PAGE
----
reflection: Permission by Saskia Vogel
TW: overt sexual themes, violence
"I treated dating like it was my job. The men were easy fun. There was more to it, of course, but I liked the customs that came with being a woman on a date with a man. I was well-rehearsed. Women gave me stage fright. With women, there was an open space of possibility, a potential to define the relationship on our terms, but that meant I had to account for myself."
Saskia Vogel's Permission was, for me, a highly disappointing read - a book that glowed only in the rare parts it touched on the stigma of being bisexual and the ways women conform to be with men. The two major plotlines, the grief of losing a father and the BDSM erotic sections, were incomplete and disorderly expressed.
The main character of the book is Echo Logan, a struggling actress who was raised on the outskirts of Los Angeles, along the ocean. Her childhood home is a few blocks away from the ocean, but the ocean is only accessible if she scales down cliffs. From a very young age, Echo has a strong fear of these cliffs.
Annoyed by what he believes is an irrational fear, Echo's father encourages her to get over it by leading her down the cliffs himself. He tells her, "Don't be scared. Just don't fall." This is how it goes for fifteen years.
Ironically, it is falling from these cliffs that kills Echo's father when Echo is much older. While he is leading Echo to the beach, one day he suddenly slips, disappears, and emergency services can't find his body.
The death leaves Echo in limbo. Weeks go by and she can't go back to her downtown apartment. She's still at her childhood home, this time alone with her mother. Being at home gives Echo time to think about her upbringing, her sexuality, and her parent's marriage.
Echo's reflection on her parents' marriage were some of the best parts of the book to me.
Because her father is dead, Echo's mother takes up smoking cigarettes again, a habit she hid to conform to Echo's father's wishes. Already, her mother, a German immigrant, is making plans to go back home, "Munich or maybe Lake Constance." You get the sense that she wouldn't have moved to the United States had it not been for the fact that she fell in love with Echo's father.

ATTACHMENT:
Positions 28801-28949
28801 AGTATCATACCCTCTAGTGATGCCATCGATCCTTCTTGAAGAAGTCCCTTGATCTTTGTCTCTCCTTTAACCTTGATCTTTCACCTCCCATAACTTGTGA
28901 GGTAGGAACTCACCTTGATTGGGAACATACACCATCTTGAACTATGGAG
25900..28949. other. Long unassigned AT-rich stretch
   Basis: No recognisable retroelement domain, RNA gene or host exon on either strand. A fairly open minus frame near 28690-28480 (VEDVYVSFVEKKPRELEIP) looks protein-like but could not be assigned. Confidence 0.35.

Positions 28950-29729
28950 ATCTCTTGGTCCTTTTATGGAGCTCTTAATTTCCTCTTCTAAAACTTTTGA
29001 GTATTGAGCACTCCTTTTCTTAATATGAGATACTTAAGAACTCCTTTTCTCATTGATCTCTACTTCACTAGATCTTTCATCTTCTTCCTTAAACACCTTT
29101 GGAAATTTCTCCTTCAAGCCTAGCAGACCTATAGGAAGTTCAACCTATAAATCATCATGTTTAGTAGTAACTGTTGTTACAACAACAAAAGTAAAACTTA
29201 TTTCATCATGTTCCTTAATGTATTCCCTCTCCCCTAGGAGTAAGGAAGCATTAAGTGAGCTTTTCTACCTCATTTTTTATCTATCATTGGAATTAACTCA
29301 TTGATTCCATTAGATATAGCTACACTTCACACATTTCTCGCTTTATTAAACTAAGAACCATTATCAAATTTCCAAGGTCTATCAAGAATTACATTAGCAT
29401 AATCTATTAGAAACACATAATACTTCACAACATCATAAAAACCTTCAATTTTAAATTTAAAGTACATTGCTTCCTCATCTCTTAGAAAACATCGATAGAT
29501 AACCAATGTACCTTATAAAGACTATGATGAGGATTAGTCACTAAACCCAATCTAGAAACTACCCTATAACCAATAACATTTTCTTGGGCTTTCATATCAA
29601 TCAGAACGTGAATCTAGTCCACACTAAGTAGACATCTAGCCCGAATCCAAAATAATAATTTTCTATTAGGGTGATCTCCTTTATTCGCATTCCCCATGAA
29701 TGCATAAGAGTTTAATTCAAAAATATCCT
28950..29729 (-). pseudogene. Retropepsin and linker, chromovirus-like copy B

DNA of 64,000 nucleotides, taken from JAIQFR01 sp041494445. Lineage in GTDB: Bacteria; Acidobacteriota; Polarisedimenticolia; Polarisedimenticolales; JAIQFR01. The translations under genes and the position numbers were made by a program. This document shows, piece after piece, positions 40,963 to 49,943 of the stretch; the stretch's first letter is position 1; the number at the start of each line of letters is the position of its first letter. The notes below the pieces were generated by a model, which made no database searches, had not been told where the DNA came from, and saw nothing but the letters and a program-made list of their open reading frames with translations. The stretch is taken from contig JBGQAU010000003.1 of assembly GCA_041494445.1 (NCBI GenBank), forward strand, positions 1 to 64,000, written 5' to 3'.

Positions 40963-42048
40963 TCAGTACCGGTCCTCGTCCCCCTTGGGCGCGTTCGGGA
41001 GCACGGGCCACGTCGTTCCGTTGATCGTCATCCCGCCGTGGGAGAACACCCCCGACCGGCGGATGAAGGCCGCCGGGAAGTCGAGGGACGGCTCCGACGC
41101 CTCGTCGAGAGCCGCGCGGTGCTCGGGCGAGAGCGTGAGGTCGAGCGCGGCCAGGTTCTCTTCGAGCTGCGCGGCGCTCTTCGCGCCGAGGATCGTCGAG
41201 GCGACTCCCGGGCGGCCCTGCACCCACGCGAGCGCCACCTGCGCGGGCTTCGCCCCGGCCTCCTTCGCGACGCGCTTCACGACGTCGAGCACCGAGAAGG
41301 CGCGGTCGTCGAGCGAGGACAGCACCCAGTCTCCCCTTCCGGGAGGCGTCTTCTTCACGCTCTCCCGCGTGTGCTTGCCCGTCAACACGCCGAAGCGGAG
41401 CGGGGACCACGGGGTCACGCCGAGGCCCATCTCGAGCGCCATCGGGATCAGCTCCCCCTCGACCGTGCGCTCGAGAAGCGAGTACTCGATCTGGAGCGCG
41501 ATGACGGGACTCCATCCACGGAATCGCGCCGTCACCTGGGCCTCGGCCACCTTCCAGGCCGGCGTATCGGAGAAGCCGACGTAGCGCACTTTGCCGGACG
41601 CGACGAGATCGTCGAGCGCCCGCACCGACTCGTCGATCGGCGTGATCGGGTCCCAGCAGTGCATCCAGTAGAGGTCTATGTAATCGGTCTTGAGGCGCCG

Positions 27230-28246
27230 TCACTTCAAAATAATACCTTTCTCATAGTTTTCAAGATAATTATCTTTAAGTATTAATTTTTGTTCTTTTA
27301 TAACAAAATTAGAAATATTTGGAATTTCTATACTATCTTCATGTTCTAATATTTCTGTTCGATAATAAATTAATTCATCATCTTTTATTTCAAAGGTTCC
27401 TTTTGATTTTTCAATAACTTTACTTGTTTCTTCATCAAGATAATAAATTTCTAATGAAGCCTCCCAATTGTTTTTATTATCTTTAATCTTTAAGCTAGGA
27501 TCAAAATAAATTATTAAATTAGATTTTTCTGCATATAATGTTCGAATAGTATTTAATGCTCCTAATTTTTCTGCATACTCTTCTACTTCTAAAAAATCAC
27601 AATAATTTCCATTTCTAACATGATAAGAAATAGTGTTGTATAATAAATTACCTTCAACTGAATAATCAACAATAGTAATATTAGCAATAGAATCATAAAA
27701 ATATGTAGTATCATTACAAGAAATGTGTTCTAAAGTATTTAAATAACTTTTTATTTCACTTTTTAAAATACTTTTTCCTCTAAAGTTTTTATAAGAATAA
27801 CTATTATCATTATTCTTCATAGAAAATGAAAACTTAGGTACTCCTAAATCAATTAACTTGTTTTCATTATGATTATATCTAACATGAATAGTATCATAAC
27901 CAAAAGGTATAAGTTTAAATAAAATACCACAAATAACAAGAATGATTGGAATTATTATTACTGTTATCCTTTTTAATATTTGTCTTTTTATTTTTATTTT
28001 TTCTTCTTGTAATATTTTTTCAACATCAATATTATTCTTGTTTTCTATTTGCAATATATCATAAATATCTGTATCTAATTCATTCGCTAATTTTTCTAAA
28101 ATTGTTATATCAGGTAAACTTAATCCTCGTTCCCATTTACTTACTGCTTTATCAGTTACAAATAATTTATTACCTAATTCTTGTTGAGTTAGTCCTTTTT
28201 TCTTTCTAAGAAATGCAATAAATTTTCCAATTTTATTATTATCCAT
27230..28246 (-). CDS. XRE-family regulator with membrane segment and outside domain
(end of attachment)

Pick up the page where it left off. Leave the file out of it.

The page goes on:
Echo's mother reflects on her marriage: "Twenty-six years is a long time for anyone to be in the wrong place." It didn't feel like Echo's mother was being callous, but rather she was exhausted to have changed herself so much for marriage - and now grief was freeing her. In one flashback scene, Echo's mother goes to elocution classes to get rid of her accent. In another, Echo's mother yells at Echo's father: "Look at me. I'm killing myself for you." Vogel's thoughts on what marriage often means for women are interesting to read.
Similarly, Echo's reflection on her sexuality is one of the better parts of the book. As a child, Echo experimented with her childhood best friend Ana. This experimentation, and their entire friendship, ends when Ana's father Dr. Moradi catches them. And something keeps Echo from admitting her love for Ana, even when Ana calls her years later.
Even scarier is when Dr. Moradi attacks Echo after they meet again at the local art center. "She won't talk to me because of th-this" he says, referring to Ana. "You're a disease." Instead of taking responsibility for his own homophobia, he blames Echo for the unraveling of his relationship with his daughter.
On dating men, Echo has no problem but seems rather unfazed by the experience. Something you'll notice is how often Echo fakes surprise when men give her compliments: "you could be an actor" or "i love the way you eat." Echo's heard it all before, yet she plays the game. Again, Vogel's feminist commentary on women's interactions with men is sometimes brilliant.
Unfortunately, the rest of the book is pretty uneven.
Vogel's website describes her book Permission: "Set among the bright colors of L.A., Permission is a love story about three people sick with dreams and expectations who turn to the erotic for comfort and cure. As they stumble through the landscape of desire, they ask themselves: how do I want to be loved?"
Perhaps I misunderstood the book, but Vogel's novel did not appear to be a love story nor was it really about dreams either.
Further into the book, a dominatrix named Orly and her submissive Lonnie (or Piggy) move across from her parents' home. Echo takes a liking to Orly and they form a relationship. but it never rang as erotic because an uninterrupted connection never formed between the two of them. It felt like Piggy (the submissive man who has a quasi relationship with Orly) was always in the way with his jealousy, and/or Echo just seemed to be an assistant to Orly in servicing other men.
I thought the BDSM scenes, and the foot fetish Piggy has, were super uninteresting. I wish this book was more sapphic in nature. Additionally, I wish it would have completed the conversation about grief. It felt like it jarringly hopped in and out of talking about Echo's grief for her father.
I hate feeling this way because it brings me no joy to say I don't like a book. I hate disliking a book and I hate reading reviews that feel like merciless, unthoughtful draggings. I generally try to see the good in every book I read because most books have good things about them, even the bad ones. But this book put me in a damn reading slump - that's how much I did not look forward to picking it up.